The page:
Support in Recovery
Recovery from addiction takes time and a lot of personal effort. Having support from any source is helpful for individuals in recovery. Support can be found in group therapy settings, a sponsor, an addiction counselor, family or friends. Someone who is supporting another in recovery is simply someone who can help when an individual is struggling and the impulse to turn back to the addiction is strong. For many individuals, support in recovery begins with a drug rehab treatment program as a foundation.
Recovery is general a long and difficult process. Having support through the days, weeks, and months can be critical. Most individuals leave rehab with a support system intact and are encouraged to continue to reach out further for more support if necessary. Support following addiction recovery can provide the structure for staying clean day after day. Although having support wont guarantee full long term recovery, it can minimize many of the burdens that come from addiction and withdrawal. Many difficulties faced in recovery and in life in general can be eased with a helping hand and feeling understood and supported by others.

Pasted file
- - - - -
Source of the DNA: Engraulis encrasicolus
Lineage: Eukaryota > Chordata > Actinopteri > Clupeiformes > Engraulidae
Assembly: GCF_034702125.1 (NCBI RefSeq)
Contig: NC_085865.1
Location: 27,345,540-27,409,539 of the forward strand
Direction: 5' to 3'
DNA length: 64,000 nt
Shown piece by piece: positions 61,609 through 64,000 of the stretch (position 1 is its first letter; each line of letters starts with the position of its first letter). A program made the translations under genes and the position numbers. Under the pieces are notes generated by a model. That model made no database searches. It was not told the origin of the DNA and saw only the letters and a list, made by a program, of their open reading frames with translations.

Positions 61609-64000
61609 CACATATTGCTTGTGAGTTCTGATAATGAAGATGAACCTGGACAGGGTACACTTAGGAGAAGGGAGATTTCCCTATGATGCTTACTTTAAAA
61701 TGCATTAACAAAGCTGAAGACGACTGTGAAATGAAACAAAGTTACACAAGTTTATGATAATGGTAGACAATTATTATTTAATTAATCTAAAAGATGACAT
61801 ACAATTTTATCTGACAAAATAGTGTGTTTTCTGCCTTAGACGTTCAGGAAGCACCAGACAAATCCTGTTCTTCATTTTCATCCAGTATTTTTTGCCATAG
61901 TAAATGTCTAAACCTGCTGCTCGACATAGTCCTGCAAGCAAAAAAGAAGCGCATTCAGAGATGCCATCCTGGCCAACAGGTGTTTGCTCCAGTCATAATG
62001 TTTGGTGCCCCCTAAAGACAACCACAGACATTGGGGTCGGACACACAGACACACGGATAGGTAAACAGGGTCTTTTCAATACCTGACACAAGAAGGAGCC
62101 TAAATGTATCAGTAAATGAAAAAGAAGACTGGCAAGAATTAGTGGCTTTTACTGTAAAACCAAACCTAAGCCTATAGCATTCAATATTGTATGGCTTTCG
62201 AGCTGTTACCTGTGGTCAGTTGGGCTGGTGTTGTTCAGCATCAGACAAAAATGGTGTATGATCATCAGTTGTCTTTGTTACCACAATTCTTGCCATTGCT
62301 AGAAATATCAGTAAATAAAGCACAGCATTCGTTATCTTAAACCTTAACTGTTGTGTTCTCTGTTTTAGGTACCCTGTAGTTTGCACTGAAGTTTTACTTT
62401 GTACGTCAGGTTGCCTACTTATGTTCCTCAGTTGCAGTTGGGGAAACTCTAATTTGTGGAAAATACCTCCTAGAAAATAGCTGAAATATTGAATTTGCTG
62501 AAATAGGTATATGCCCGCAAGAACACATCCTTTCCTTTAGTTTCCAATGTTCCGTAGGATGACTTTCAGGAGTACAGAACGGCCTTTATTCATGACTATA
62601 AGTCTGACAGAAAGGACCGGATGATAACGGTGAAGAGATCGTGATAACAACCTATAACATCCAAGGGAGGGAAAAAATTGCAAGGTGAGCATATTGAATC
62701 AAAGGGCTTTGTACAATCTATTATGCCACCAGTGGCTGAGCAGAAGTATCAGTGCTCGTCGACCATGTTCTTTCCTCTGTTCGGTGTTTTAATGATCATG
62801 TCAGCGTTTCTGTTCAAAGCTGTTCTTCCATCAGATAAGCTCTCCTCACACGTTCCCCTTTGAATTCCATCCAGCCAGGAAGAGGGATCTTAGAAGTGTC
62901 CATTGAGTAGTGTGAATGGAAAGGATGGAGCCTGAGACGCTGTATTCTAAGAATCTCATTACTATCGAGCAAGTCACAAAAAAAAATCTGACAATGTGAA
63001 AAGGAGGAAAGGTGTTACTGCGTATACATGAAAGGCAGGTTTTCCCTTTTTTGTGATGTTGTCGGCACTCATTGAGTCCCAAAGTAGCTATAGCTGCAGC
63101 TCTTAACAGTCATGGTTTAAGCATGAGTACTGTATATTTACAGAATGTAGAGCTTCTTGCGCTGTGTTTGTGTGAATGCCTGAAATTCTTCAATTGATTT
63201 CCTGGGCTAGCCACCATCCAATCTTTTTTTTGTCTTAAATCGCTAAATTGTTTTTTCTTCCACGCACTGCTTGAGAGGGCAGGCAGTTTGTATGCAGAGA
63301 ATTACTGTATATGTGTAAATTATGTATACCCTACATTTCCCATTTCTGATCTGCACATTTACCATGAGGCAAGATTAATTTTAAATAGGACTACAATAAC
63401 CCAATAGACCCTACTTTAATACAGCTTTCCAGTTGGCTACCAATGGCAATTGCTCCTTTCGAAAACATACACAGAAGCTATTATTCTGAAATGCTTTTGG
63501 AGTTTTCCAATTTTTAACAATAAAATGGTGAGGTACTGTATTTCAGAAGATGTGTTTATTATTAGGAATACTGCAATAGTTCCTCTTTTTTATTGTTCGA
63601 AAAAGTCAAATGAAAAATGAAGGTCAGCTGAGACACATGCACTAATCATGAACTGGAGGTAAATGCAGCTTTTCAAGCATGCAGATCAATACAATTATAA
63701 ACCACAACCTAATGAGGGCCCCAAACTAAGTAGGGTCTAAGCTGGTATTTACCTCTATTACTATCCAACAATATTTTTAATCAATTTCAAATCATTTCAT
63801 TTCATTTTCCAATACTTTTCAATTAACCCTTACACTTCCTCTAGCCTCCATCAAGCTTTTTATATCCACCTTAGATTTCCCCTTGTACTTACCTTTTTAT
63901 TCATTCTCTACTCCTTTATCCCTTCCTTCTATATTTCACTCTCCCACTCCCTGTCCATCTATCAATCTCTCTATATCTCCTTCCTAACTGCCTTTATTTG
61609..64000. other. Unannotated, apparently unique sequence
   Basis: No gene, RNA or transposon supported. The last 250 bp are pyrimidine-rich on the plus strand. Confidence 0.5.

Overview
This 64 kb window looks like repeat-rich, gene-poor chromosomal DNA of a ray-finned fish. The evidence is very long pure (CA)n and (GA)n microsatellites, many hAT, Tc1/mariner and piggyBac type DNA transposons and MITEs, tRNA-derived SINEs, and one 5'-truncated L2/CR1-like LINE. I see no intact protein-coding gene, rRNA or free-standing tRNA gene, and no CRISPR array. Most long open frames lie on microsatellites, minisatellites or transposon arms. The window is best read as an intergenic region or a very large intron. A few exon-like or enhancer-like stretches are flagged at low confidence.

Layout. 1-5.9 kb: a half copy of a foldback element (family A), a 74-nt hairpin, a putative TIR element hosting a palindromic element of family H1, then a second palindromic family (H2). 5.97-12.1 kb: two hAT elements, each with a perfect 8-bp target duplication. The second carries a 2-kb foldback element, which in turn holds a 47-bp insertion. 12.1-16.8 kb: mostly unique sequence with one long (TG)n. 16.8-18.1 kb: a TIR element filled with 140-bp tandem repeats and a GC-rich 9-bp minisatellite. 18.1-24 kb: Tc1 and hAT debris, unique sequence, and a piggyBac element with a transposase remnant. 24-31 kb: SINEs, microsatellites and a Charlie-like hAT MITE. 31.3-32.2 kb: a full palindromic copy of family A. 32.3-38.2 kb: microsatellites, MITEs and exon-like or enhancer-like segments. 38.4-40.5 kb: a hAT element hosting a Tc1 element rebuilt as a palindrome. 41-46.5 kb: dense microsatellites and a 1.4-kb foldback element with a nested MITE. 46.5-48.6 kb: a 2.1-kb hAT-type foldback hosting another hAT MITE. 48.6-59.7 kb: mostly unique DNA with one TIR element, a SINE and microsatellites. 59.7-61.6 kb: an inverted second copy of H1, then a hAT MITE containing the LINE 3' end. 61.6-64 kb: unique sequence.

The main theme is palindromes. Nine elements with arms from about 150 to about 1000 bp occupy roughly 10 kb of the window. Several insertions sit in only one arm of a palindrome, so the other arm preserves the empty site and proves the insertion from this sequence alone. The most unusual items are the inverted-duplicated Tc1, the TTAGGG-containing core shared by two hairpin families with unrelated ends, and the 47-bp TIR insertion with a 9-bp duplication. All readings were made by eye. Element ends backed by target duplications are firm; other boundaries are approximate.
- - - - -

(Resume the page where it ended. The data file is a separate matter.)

Elderly and Prescription Drug Abuse
As human bodies age, they naturally experience a gradual decline in physical health. The normal aches and pains of childhood, youth, and middle age become more painful and debilitating. One’s ability to fight off infection and disease decreases, and the healing process is slower after an illness or injury. Because of this, an increasing number of elderly persons are using and abusing prescription medications to provide relief for the discomfort of aches and pains associated with illness and aging.
However, not all elderly individuals stop at taking prescription medications for aches and pains. Drug abuse among this age group is increasing. Among the elderly, the overuse and abuse of prescription medication is the most common form of drug abuse. In fact, even though only 13 percent of the U.S. population is 65 years and older, they consume approximately one-third of all medications prescribed. The National Institute on Drug Abuse reports that elderly persons use prescription medications three times as frequently as the general population and have the poorest rates of compliance with directions for taking medications. It is now estimated that 17 percent of persons aged 60 or older are affected by prescription drug abuse. (nih.gov)
The two most commonly prescribed and abused drugs among the elderly are narcotic analgesics and sedative-hypnotic drugs.